A decades-long campaign ended with little fanfare this month when elected leaders unanimously agreed to extend sewer lines to 86 homes in the Rogers Road community to compensate the historically black neighborhood for housing the county’s now-closed landfill.
The agreement spells out a cost-sharing plan for the $5.8 milion dollar sewer project, as well as $1.4 million to cover design costs, community outreach, and construction of the Rogers Eubanks Neighborhood Association (RENA) Community Center.
Chapel Hill and Orange County will each pay 43 percent of the total, or $3.1 million apiece, while Carrboro will pay 14 percent, or roughly $1 million. Orange County will take the lead as the project’s fiscal agent, with the towns reimbursing the county through yearly payments over the next two decades.
Though the plan was approved speedily by each governing body in recent weeks, it comes after years of negotiation and activism.
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“From 1972 to 2016, that's how long the community has been focused on how to move forward,” said the Rev. Robert Campbell.
“I characterize what we've done in Rogers Road, the water and sewer, the community center, all of it, as reparations,” said Mark Dorosin, chair of the Orange County Board of Commissioners and a civil rights attorney who represented RENA before his election to the board.
“I don't know that any of it will compensate the residents who had to live there for all those years for bearing the extrordinary and disproportionate burden of accommodating the solid-waste needs for the whole county,” he said. “I think in many ways this is the least we can do, and should have been done a long time ago.”
Snapping the lock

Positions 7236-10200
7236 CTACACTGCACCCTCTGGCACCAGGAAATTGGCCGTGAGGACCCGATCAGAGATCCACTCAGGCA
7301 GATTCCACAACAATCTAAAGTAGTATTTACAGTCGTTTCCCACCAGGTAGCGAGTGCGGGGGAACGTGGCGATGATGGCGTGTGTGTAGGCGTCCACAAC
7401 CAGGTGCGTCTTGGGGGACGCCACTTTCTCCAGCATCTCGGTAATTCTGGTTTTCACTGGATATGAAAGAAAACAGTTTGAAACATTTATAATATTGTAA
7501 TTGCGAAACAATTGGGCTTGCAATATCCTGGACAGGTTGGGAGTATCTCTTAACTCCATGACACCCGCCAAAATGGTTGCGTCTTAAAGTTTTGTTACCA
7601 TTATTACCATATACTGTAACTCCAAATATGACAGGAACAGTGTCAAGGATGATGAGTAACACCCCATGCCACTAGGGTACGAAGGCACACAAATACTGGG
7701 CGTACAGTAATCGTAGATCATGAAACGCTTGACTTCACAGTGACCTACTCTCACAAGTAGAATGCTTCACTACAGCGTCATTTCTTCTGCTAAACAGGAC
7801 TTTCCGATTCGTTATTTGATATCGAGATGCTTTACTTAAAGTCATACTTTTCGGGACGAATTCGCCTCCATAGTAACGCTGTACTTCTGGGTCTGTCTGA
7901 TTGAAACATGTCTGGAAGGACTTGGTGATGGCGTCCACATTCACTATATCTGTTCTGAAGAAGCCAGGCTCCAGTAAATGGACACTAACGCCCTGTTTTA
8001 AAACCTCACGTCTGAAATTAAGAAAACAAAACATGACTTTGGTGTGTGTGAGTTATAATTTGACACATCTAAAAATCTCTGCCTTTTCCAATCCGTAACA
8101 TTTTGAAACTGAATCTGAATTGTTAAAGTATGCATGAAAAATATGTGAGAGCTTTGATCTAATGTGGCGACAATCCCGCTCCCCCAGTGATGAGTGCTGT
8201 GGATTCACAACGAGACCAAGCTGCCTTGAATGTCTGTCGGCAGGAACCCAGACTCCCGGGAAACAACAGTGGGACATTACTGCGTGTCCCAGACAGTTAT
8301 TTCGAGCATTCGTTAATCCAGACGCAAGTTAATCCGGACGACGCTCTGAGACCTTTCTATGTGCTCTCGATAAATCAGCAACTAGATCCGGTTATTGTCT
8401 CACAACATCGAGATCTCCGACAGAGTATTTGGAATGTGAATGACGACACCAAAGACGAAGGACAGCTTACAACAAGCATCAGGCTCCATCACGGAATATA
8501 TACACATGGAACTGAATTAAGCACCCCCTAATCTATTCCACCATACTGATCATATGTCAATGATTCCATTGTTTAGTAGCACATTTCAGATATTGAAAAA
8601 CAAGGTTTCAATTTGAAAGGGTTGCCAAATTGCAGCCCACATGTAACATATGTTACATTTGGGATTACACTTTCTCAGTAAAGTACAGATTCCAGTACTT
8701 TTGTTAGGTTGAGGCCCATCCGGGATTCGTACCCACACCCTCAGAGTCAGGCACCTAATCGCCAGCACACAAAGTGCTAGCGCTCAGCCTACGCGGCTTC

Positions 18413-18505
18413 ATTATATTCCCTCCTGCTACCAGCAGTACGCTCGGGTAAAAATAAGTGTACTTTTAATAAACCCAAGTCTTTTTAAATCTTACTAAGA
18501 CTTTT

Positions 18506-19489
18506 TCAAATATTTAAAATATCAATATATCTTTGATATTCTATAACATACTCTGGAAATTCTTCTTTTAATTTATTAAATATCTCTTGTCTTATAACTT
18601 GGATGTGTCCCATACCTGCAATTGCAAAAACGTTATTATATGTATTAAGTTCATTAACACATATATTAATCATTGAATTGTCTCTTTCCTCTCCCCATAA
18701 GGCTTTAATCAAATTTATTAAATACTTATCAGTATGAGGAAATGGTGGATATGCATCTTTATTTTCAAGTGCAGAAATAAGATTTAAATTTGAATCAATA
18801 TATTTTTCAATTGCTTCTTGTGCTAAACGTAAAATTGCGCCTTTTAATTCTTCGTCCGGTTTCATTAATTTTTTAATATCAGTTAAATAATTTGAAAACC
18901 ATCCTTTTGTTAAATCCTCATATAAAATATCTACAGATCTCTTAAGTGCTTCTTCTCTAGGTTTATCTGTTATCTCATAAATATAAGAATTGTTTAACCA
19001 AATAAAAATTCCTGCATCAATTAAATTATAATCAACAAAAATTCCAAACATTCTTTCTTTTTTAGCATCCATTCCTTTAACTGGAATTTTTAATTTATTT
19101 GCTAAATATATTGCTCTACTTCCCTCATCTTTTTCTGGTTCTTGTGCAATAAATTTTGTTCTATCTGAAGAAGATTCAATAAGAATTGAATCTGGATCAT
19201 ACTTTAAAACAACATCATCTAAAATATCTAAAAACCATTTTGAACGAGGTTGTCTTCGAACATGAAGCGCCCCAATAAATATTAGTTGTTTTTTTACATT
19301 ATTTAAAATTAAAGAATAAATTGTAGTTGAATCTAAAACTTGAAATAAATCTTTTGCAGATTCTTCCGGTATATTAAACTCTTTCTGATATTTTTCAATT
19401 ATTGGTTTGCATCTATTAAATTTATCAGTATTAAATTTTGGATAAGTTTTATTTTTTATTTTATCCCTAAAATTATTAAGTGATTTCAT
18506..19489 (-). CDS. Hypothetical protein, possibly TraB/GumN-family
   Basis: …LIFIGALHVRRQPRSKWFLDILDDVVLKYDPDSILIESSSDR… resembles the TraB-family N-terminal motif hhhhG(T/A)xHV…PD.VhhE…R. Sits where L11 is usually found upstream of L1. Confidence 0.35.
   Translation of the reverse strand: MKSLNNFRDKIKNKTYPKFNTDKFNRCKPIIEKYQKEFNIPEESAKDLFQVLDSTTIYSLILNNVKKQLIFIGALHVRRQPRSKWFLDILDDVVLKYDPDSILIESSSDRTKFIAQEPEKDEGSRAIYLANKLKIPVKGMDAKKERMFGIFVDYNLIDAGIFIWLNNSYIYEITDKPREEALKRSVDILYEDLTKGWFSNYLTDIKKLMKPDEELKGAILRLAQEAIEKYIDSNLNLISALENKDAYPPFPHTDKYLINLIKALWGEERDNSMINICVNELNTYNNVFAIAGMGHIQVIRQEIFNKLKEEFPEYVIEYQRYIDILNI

Campbell led RENA’s campaign to shut down the landfill, and pressed local governments for remediation in the form of water and sewer service, as well as a community center. He was on hand in 2013 to snap a lock on the landfill gates in a ceremony to mark its closing.
But the fight to bring municipal sewer services to the neighborhood has dragged on, in part because Rogers Road exists in something of a jurisdictional no-man's land, straddling the borders of Chapel Hill, Carrboro and Orange County.
“This particular neighborhood got put into the in-between zone,” said Chapel Hill Mayor Pam Hemminger. “It's technically in the county, parts of it are in Carrboro, and parts of it are in the (extraterritorial jurisdiction) for Chapel Hill.”
I think in many ways this is the least we can do, and should have been done a long time ago.
Mark Dorosin, Orange County commissioner
Hemminger, in her former role as an Orange County Commissioner, served on a 2012 task force of representatives from the neighborhood, towns and county charged with figuring out how to extend sewer service to the area, and how best to split the cost.
“It was such a complicated process, because of where it's physically located and because no particular government wanted to be the one making it happen,” she said.
With the design phase complete and a cost-sharing plan in place, the sewer project is ready to move into the construction phase, slated for completion in the summer of 2018. The new lines will allow some residents to replace failing septic systems, Campbell said.
He also noted the utility will add value to homes in the neighborhood.
“With that infrustructure, municipal sewage service, it makes it more likely that you will be able to get a loan to do renovations to your home,” he said. “In the future, if you decide you want to sell it, you can get more money for your property because you have that infrastructure there.“
The prospect of rising property values has prompted worries the community could fall prey to gentrification, but Campbell argues Rogers Road should not be left behind as Chapel Hill and Carrboro grow.
“There's already development all around this community. We are the hole in the donut,” he said, citing new homes on Homestead and Eubanks Road. “Everything is buildling up around us, with infrastructure.”
He said RENA's decades of community organizing will help ensure Rogers Road residents take an active role in planning future development.
In the meantime, the long process of remediation will move slowly forward, as OWASA staff begin work to secure easements and prepare to lay down sewer lines.
“I just want to thank the Rogers Road residents for hanging in there with us,” said Carrboro Alderwoman Randee Haven-O’Donnell. “Talk about a long road.”